Date of Award
Master of Science (MS)
George B. Corcoran
Chronic liver insult leads to fibrosis, which often ends up causing cirrhosis and most of the time that progresses into hepatic neoplasms (early Hepatocellular carcinoma; HCC). HCC is the fifth most common cancer, and the third cause of cancerrelated deaths. Chemotherapy is the most common treatment of cancer patients. HCC is however, chemo-resistant, and the side-effects of chemotherapy are typically exhausting to the patient. Sorafenib is the only anti-HCC drug approved by the U.S Food and Drug Administration. It is a multikinase inhibitor that blocks tumor cells proliferation and angiogenesis. Although sorafenib is successful treating early and mid HCC lesions, it is not efficient in advanced HCC cases. Safranal, a major biomolecule of saffron “stigmas of the flowers of Crocus sativus L.”, is known for its anti-oxidant, proapoptotic and anti-inflammatory effects against different cancer types. Compared with monotherapy, combination therapy (safranal + sorafenib) targeting multiple signaling pathways offered a better treatment alternative potentially abolishing resistance, feedback activation, and compensatory activation of survival pathways. This study investigated the therapeutic effect of safranal on DEN-induced hepatic neoplasms, in vivo, using male Wistar rats. Safranal was found to be involved in cell cycle arrest particularly at G2/M phase, and to induce the intrinsic, mitochondrial, apoptotic pathway leading to cell death. This study highlights safranal’s therapeutic potential against HCC and introduces it as a novel natural therapeutic and adjuvant agent against HCC.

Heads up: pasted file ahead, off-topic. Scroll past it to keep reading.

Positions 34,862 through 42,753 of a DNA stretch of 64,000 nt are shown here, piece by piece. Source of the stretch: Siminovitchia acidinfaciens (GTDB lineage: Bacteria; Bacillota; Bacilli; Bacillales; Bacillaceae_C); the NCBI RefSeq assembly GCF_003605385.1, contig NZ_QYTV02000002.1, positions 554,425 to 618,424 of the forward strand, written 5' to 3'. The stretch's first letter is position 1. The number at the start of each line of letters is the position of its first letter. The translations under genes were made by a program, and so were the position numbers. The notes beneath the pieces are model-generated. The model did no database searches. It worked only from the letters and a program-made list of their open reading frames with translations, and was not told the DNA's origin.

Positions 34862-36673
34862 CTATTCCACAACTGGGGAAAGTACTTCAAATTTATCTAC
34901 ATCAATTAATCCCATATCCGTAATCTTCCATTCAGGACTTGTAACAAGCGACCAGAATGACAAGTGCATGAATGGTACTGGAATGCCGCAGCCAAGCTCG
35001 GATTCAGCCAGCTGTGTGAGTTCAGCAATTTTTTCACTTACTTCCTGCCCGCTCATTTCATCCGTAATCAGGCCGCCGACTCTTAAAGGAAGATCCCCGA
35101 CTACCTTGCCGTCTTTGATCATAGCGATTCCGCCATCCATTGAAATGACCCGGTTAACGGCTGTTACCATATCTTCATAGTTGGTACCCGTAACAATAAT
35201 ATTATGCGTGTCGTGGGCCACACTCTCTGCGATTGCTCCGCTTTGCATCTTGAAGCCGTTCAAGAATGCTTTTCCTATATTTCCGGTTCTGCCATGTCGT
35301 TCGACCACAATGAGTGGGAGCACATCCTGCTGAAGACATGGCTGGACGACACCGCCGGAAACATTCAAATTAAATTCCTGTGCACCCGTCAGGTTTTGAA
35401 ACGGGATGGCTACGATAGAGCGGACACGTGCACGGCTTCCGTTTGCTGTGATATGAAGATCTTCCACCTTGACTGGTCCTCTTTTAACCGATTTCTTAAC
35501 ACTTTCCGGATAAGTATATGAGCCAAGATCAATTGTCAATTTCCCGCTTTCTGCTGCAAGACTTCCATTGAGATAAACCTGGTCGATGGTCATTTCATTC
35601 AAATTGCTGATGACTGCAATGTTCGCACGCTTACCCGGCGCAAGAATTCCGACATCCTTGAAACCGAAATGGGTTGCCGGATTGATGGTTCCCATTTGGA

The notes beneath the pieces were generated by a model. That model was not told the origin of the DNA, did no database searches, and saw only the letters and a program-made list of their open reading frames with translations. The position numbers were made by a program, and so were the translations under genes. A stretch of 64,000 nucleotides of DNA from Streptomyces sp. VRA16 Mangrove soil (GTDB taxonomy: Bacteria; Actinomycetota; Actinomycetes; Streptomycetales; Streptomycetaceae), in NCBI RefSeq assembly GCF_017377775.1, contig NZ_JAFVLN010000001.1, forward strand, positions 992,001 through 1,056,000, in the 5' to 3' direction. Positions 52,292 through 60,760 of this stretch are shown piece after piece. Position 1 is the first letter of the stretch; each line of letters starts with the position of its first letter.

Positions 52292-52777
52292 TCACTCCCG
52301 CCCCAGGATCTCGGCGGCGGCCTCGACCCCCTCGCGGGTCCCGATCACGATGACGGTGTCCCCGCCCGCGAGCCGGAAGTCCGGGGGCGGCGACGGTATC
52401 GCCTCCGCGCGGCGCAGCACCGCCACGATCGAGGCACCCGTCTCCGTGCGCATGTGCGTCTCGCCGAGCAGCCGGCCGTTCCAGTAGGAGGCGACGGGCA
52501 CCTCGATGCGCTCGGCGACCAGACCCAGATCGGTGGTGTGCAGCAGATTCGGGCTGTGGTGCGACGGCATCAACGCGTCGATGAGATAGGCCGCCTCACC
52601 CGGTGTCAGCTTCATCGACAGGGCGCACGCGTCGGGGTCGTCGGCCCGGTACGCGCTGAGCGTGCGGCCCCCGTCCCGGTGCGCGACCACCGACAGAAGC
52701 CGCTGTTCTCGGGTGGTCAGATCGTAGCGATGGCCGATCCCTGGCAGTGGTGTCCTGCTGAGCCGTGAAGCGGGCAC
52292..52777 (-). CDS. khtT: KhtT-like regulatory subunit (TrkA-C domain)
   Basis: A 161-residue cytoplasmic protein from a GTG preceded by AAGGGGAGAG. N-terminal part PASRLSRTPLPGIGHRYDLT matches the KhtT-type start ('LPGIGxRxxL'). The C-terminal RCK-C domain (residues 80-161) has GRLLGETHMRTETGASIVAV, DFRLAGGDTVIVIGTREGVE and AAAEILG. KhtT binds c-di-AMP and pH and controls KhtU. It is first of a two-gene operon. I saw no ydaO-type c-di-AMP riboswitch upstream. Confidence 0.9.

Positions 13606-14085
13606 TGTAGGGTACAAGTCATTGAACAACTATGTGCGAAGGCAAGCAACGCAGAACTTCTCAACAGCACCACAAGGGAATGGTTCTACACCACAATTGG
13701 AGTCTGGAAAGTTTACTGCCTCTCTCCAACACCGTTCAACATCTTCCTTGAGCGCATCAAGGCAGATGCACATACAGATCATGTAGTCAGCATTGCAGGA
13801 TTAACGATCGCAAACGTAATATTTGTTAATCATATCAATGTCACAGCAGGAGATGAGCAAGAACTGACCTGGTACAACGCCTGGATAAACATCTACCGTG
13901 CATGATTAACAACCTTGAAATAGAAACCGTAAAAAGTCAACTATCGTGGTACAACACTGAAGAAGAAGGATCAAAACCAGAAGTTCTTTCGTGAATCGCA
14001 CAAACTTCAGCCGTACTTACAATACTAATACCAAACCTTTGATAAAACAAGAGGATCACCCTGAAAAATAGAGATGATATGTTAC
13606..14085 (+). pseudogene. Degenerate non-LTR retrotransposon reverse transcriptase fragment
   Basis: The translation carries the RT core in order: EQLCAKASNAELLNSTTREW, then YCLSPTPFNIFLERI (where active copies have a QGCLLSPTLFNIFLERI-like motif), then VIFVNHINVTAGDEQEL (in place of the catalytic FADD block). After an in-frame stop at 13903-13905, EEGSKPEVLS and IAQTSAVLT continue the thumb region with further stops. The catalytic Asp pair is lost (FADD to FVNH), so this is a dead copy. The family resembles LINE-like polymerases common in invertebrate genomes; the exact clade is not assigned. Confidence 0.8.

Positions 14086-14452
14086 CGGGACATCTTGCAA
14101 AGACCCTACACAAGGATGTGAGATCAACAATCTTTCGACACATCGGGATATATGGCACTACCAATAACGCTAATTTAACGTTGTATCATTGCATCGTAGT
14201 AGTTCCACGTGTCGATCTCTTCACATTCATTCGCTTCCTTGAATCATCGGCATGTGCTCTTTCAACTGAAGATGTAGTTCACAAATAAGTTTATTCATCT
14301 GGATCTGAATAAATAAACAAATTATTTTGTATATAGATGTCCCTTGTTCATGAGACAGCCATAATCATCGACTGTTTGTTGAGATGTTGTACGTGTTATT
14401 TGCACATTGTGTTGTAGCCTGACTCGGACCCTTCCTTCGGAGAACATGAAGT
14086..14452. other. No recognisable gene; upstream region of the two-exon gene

AlMansoori, Ameera Ali M., "IN VIVO ASSESSMENT OF SAFRANAL’S NOVEL THERAPEUTIC EFFECTS ON CHEMICALLY INDUCED HEPATIC NEOPLASIA" (2018). Biology Theses. 33.